Thursday's session of the Asian Racing Conference featured the fourth International Forum for the Aftercare of Racehorses, which featured presentations from four jurisdictions on the advancement of their welfare practices. Representatives from South Africa detailed how the National Horseracing Authority of Southern Africa has written new rules that make owners responsible for the welfare of racehorses throughout their lives, and rules are also being drafted to increase traceability through increased regulation of private auctions and sales.

The Japan Racing Association has launched a program that provides financial resources to farms that take care of retired racehorses and organizations that work to promote second careers for former racehorses, like the U.S.'s Thoroughbred Aftercare Alliance and the UK's Retraining of Racehorses.

Dr. Jinkap Kim, chief manager of the Veterinary Regulation & Welfare team at the Korea Racing Authority's Veterinary Department, explained how the KRA has handled the fallout from videos released by animal activists showing former racehorses being treated cruelly in slaughterhouses. The KRA has expanded its Equine Welfare Committee, revised equine welfare guidelines, introduced equine welfare knowledge as components of qualification and licensing exams and established a task force for retired racehorses.

Racing Victoria's General Manager for Equine Welfare, Jennifer Hughes, detailed how her organization categorizes ex-racehorses by their suitability to progress to second careers and facilitates incentive-driven traceability programs.

At an international stewards' conference earlier this week in advance of the ARC, Henri Pouret–Deputy Director General of Racing Operations for France Galop–revealed that the adoption of Category 1 stewarding rules in France has led to a reduction in dangerous riding charges against jockeys.

In its second year operating under its new rules, dangerous riding charges decreased by 35%. France was one of the two final major racing jurisdictions in Europe-and was subsequently followed by Germany-to make the change from Category 2 to Category 1.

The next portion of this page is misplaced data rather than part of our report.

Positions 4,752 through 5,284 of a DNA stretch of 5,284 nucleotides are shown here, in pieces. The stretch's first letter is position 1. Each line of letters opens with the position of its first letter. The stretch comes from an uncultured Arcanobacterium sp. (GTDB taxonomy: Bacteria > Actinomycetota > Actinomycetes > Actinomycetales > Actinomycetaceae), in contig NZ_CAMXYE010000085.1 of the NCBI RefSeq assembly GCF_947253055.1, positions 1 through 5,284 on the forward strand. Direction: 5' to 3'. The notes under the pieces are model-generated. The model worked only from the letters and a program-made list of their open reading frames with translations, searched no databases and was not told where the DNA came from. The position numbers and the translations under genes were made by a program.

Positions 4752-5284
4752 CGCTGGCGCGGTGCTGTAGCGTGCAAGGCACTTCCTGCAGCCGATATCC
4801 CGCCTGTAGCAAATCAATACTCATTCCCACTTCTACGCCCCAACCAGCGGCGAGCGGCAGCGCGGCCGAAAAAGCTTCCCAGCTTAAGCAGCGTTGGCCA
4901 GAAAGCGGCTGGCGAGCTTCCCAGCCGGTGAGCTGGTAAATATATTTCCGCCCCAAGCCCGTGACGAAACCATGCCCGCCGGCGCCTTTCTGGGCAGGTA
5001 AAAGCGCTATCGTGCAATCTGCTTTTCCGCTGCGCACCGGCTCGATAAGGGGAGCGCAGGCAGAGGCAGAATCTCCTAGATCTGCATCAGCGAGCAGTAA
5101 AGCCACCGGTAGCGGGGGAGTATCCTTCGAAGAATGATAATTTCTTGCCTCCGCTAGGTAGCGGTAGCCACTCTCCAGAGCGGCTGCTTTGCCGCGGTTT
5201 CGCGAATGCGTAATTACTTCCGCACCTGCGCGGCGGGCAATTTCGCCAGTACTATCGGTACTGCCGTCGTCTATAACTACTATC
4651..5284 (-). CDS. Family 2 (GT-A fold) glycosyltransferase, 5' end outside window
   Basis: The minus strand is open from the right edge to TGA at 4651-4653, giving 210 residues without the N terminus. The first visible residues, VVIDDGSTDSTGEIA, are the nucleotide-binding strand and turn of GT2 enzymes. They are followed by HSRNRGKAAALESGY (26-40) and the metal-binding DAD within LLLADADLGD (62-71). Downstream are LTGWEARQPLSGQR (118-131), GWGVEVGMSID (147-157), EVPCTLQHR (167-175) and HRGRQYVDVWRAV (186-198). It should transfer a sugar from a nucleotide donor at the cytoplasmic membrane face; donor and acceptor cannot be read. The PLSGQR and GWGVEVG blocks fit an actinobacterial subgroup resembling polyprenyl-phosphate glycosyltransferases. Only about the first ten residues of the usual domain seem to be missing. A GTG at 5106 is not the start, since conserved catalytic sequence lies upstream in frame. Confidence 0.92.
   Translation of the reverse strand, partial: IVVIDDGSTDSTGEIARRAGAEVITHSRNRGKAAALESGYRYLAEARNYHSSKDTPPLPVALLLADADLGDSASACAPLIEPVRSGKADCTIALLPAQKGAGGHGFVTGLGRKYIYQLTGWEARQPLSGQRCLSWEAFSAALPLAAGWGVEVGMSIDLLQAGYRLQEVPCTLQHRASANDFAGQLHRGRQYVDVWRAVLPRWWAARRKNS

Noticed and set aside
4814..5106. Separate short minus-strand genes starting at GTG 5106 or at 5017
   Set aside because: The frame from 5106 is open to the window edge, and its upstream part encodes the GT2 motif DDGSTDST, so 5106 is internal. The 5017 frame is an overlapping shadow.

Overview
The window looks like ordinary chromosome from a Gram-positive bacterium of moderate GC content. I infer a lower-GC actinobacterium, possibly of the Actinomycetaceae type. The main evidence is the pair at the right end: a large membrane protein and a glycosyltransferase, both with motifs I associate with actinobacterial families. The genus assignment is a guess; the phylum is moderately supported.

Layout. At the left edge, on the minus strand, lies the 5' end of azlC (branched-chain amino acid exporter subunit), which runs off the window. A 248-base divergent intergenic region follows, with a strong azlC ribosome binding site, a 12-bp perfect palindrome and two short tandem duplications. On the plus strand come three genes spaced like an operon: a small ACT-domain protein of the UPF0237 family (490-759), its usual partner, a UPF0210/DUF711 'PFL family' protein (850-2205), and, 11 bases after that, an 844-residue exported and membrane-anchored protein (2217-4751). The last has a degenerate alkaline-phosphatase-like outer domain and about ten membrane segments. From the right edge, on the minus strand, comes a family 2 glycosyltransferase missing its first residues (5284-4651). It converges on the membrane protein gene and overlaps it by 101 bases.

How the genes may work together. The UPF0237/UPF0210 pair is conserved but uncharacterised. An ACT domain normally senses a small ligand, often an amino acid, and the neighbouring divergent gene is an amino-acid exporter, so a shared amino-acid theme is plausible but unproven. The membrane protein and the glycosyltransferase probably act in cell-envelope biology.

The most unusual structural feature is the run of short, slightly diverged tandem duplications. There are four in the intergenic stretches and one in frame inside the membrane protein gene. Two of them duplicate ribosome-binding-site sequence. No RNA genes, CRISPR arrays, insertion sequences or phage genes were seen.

In its final full year under Category 2, stewards in France made 42 demotions from 310 inquiries, compared to eight demotions from 206 inquiries in 2018 and 11 from 194 in 2019.

For fear that the shift in rules would lead to a more dangerous riding culture, France lobbied the International Federation of Horseracing Authorities to add a clause to the rules to give stewards authority in the event of dangerous riding. They succeeded in that.

“The number of dangerous riding charges in France decreased from 29 in our first year under Category 1 to 19 in 2019,” Pouret said. “There were a few high-profile charges early after adoption and jockeys took notice. It has clearly had a deterrent effect.

“The overall number of inquiries did not drop as much as you see [in jurisdictions that have had Category 1 for far longer], but that has been somewhat deliberate. Stewards are making it known they saw something and are reviewing it, but the number of relegations is down considerably.”

“If our feedback channels are any guide, it is clear customers prefer fewer relegations,” said Pouret. “Any time there is some element of interference, someone always feels harmed, but our customers have made it quite clear they have embraced the new system. In an annual survey conducted by French betting operator Pari-Mutuel Urbain (PMU), we received a total of two complaints in two years about questionable decisions. It was many, many more under Category 2.”